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So, You're Going to a Trade Show?

A large crowd at the Summer Fancy Food Show

January 6, 2023

You've chosen a trade show to attend and set a budget. You've paid the registration fee, booked your hotel room, and are anxiously awaiting the date to arrive. Now it's time to determine your goals and marketing strategy so you can make the most of the experience!

First, make sure you’ve looked to see if there are any programs that can help offset costs. Here’s a short list, including our Trade Show Assistance Grant, which is currently accepting applications.

  • Vermont Agency of Agriculture, Food & Markets is currently accepting applications for Trade Show Assistance Grants, which provide up to 50% reimbursement on eligible expenses for out-of-state shows targeting wholesale buyers.
  • Food Export Northeast’s Branded Program also offers 50% reimbursement on eligible expenses for international shows.
  • The Vermont Step Program supports Vermont small businesses to enter into foreign markets or expand international export activity through trade shows, trade missions, market research, e‐commerce, and export education.

Get Clear on Your Goals

What will success look like? What will you need to earn from the show for it to have been a sound investment of time and money? How many connections will you need to make, and leads will you need to generate to make that happen? Make sure this number is realistic based on the expected attendance. Set a specific, quantifiable goal for a certain number of leads collected, sales generated at the show, and sales generated from leads at 6 and 12 months out.

Marketing Strategy

Now it’s time to figure out how you’ll get there. There are three essential components of a successful trade show marketing plan: highly trained staff, booth design and demonstration, and a follow up plan.

Staffing -

The folks staffing your booth should be highly trained and knowledgeable, personable and willing to engage with potential buyers, and enthusiastic about your product. Labor costs can add up and it might be tempting to try to do it on your own. However, it’s important to bring along at least one other person to support you and to make sure someone is there when you need to leave your booth for lunch or just to take a well-deserved rest! You don’t want to miss the lead of a lifetime because you had to take a bathroom break!

Take the time to thoroughly train staff on everything they might need to know about your product and your business. They should be able to speak to your story and mission, what products and/or services you offer, how your products are made and how they work, flavor/scent/design options, ingredients and sourcing, and distributer pricing and ordering.

Booth Design –

A good place to start when deciding on your booth design is to look at pictures and/or video from past events. Ideally, from the show you are going to, but if those are not available, then looking at other, similar shows will help as well. A good design is typically more than a table and a pull up banner. Think about how you can decorate the space to feel like a standalone experience and make it stand out from the rest of the booths. Can you decorate the walls? Add flooring? Set up shelving?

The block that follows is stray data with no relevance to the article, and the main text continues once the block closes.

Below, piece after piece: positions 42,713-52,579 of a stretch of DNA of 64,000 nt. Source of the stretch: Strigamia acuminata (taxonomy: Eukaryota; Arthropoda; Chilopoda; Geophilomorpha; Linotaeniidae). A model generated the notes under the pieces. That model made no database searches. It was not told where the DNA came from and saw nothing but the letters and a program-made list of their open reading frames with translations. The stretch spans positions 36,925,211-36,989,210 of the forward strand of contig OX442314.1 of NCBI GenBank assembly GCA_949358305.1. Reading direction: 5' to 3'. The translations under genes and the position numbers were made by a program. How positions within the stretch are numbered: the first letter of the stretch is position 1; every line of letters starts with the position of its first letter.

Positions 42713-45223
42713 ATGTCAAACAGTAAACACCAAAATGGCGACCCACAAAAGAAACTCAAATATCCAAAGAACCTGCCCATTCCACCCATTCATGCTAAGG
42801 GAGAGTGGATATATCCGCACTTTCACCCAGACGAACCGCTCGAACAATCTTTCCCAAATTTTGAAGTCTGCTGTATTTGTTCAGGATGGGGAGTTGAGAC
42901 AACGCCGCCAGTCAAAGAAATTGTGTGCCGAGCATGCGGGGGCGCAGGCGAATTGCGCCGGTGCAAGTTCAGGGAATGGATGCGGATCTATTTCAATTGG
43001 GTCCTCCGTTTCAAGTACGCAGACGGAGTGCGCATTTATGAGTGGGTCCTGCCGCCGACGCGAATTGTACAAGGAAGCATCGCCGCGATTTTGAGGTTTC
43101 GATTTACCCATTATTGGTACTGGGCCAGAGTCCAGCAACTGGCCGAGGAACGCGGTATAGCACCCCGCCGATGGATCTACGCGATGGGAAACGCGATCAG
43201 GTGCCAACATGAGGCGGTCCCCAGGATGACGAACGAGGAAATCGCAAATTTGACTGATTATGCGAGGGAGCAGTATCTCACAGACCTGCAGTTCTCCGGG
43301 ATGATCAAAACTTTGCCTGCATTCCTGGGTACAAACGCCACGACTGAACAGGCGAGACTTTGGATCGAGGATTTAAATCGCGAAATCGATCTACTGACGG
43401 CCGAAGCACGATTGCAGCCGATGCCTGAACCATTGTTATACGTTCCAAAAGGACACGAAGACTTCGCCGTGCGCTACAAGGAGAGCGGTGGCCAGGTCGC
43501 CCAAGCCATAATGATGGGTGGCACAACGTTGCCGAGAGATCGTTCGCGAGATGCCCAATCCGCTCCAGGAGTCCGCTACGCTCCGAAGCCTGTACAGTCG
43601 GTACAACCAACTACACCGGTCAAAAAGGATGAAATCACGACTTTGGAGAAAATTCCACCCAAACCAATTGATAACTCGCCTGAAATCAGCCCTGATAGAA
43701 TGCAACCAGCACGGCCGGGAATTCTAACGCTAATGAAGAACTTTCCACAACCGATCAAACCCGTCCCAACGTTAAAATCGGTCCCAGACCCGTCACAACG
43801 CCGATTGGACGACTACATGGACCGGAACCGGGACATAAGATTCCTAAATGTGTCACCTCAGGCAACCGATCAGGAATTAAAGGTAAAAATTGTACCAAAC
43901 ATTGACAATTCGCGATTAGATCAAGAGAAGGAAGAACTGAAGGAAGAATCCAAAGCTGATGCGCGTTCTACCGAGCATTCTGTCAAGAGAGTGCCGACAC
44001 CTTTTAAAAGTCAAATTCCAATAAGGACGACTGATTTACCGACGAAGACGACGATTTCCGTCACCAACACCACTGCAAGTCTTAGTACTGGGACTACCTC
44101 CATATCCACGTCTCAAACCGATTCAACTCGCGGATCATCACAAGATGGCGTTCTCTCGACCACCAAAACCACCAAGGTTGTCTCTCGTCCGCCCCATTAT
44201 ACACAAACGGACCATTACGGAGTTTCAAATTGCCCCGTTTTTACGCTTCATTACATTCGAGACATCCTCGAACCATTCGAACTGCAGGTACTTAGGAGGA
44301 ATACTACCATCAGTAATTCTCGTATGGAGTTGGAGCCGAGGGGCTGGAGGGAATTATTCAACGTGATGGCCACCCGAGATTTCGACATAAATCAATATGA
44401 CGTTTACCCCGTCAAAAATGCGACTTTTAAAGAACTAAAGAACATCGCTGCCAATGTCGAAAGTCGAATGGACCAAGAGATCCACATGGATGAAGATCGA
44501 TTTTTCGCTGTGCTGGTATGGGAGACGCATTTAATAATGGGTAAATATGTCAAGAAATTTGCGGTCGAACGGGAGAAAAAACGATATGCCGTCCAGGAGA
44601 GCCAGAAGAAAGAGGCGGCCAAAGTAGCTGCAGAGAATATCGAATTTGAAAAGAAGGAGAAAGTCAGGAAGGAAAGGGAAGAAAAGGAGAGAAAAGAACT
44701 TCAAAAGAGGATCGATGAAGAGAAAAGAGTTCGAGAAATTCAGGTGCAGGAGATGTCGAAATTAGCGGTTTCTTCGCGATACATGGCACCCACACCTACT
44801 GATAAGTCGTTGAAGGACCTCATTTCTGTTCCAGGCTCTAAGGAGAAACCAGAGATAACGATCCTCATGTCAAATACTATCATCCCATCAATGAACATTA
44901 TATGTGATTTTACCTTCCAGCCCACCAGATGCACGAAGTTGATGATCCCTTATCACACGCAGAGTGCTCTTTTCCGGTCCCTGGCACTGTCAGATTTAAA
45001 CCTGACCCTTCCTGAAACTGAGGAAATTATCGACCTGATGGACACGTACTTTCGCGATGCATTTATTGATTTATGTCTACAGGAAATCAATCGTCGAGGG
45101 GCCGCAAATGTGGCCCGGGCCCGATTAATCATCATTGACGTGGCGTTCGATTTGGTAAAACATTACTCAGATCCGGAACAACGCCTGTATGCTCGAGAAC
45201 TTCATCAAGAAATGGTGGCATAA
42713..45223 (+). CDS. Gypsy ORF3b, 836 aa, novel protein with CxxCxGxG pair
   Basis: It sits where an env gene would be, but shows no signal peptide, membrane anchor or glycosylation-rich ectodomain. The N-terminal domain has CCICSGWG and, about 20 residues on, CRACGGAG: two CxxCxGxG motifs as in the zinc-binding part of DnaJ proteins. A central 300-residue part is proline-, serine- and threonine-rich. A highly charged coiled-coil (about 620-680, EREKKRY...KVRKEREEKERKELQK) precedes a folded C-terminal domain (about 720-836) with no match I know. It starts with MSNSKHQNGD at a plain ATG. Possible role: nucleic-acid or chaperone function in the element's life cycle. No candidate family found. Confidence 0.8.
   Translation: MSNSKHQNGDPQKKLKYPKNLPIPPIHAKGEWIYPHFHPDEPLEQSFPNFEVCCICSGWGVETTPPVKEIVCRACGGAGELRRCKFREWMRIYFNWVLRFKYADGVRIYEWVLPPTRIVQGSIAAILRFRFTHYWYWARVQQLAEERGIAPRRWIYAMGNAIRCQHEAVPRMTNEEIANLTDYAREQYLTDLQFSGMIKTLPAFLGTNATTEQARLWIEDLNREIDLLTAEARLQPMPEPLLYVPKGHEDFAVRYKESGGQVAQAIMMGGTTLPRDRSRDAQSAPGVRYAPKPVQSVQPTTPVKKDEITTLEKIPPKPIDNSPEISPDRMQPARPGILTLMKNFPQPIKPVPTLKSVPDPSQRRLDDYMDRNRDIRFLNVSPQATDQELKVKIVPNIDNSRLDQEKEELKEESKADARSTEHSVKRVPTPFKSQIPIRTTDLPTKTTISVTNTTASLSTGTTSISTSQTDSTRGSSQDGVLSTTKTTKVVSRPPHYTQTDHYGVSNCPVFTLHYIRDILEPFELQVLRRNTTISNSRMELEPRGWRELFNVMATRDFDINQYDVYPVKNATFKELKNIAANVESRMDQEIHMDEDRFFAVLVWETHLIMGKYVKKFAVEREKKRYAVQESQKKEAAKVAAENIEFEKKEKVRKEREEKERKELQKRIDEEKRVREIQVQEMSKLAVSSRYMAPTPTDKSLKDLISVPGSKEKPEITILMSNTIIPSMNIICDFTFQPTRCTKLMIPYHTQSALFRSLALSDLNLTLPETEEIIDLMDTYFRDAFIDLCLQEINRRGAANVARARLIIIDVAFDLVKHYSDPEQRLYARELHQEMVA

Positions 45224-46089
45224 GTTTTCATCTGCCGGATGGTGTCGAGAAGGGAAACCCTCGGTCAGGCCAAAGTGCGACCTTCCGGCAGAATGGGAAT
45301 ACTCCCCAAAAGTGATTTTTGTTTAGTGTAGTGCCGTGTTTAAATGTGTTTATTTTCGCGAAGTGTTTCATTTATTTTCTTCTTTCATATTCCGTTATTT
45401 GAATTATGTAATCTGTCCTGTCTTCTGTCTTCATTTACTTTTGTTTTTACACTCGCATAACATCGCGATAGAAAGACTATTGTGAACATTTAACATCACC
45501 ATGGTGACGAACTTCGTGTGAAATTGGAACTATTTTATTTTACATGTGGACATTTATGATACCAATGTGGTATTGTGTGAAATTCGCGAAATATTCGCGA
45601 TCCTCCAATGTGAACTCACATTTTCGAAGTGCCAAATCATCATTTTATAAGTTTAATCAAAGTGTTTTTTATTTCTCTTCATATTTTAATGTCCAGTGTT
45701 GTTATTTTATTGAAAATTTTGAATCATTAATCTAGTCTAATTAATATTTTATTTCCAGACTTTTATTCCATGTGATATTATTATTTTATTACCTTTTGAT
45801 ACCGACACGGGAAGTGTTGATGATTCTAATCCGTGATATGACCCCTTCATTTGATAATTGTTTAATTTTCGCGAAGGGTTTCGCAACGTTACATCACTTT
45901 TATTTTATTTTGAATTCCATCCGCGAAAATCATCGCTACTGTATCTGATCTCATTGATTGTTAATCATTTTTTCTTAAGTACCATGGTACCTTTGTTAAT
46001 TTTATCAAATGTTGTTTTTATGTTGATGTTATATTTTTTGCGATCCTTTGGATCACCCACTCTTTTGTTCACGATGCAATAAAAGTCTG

It’s a good idea to practice setting up your booth ahead of time. You can do this in your garage, your basement, or anywhere else you can work through the set up and make sure you have all the parts and pieces you need and everything looks the way you want.

It is important to either offer samples or do a demonstration so folks can experience your product right there on the floor. Think about how you can make your booth space inviting, approachable, comfortable, and very visually appealing. If you’re doing a demonstration, consider setting up a few chairs where folks can watch comfortably.

Don’t forget to bring plenty of business cards, brochures, and printouts to help buyers remember you after the show.

Follow Up Strategy –

Finally, it’s time to determine how you will collect and follow up with leads. Review the exhibitor and attendee lists ahead of the show to get an idea of who you would most like to meet. If you have their email, reach out and try to schedule a time to connect.

Try to speak one-on-one with as many people in your booth as possible but leave out an email sign-up sheet and plenty of takeaways for those you miss. Be sure to collect business cards, names, emails, phone numbers, etc. from everyone who shows an interest so you can follow up with them later. Many shows now rent out badge scanners or use smart phone apps so you can quickly capture this information. And be ready to take orders from folks who are ready to buy onsite!

Lastly, block off time in your calendar within two weeks of getting home to make calls, send emails, and follow up with your leads.

Congratulations! You made it through your first trade show!

Thanks for reading the Vermont Agency of Agriculture, Food, and Markets’ Marketing and Agritourism Blog! I’m your host, Kristen Brassard. I’m an Agriculture Development Specialist focused on marketing and events for farm and food businesses. I graduated with a master’s degree in Food Systems from the University of Vermont in 2021 and have nearly ten years’ experience in marketing and events planning. Stay tuned every other week for tips on marketing and incorporating agritourism practices on your farm. Be sure to sign up for our weekly Agricultural Development Newsletter so you never miss a post!